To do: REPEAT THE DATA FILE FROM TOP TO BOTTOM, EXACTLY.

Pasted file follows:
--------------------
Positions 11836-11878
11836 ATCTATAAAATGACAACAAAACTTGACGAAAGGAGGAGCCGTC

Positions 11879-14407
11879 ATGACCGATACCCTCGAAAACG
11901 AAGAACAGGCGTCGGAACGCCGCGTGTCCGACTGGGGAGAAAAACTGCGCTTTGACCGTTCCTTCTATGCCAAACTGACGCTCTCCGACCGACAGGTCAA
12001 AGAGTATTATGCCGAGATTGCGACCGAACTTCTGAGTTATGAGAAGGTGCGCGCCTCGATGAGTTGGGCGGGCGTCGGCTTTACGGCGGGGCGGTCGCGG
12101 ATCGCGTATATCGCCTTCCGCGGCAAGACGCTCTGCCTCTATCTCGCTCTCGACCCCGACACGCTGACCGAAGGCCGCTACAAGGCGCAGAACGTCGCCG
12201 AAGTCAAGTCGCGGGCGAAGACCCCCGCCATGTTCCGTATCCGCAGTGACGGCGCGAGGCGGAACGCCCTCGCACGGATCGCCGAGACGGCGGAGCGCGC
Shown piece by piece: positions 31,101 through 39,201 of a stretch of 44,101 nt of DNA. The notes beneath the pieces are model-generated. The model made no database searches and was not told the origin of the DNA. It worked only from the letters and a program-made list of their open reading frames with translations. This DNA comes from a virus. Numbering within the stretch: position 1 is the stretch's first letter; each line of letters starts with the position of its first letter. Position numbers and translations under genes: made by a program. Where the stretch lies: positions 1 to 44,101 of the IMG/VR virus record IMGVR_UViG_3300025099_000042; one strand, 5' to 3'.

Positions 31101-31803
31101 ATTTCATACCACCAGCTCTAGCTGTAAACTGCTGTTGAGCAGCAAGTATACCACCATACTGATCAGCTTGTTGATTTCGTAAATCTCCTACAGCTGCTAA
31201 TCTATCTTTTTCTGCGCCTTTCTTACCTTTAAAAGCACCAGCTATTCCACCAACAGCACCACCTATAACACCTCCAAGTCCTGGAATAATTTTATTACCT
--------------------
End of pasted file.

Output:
Positions 11836-11878
11836 ATCTATAAAATGACAACAAAACTTGACGAAAGGAGGAGCCGTC

Positions 11879-14407
11879 ATGACCGATACCCTCGAAAACG
11901 AAGAACAGGCGTCGGAACGCCGCGTGTCCGACTGGGGAGAAAAACTGCGCTTTGACCGTTCCTTCTATGCCAAACTGACGCTCTCCGACCGACAGGTCAA
12001 AGAGTATTATGCCGAGATTGCGACCGAACTTCTGAGTTATGAGAAGGTGCGCGCCTCGATGAGTTGGGCGGGCGTCGGCTTTACGGCGGGGCGGTCGCGG
12101 ATCGCGTATATCGCCTTCCGCGGCAAGACGCTCTGCCTCTATCTCGCTCTCGACCCCGACACGCTGACCGAAGGCCGCTACAAGGCGCAGAACGTCGCCG
12201 AAGTCAAGTCGCGGGCGAAGACCCCCGCCATGTTCCGTATCCGCAGTGACGGCGCGAGGCGGAACGCCCTCGCACGGATCGCCGAGACGGCGGAGCGCGC
Shown piece by piece: positions 31,101 through 39,201 of a stretch of 44,101 nt of DNA. The notes beneath the pieces are model-generated. The model made no database searches and was not told the origin of the DNA. It worked only from the letters and a program-made list of their open reading frames with translations. This DNA comes from a virus. Numbering within the stretch: position 1 is the stretch's first letter; each line of letters starts with the position of its first letter. Position numbers and translations under genes: made by a program. Where the stretch lies: positions 1 to 44,101 of the IMG/VR virus record IMGVR_UViG_3300025099_000042; one strand, 5' to 3'.

Positions 31101-31803
31101 ATTTCATACCACCAGCTCTAGCTGTAAACTGCTGTTGAGCAGCAAGTATACCACCATACTGATCAGCTTGTTGATTTCGTAAATCTCCTACAGCTGCTAA
31201 TCTATCTTTTTCTGCGCCTTTCTTACCTTTAAAAGCACCAGCTATTCCACCAACAGCACCACCTATAACACCTCCAAGTCCTGGAATAATTTTATTACCT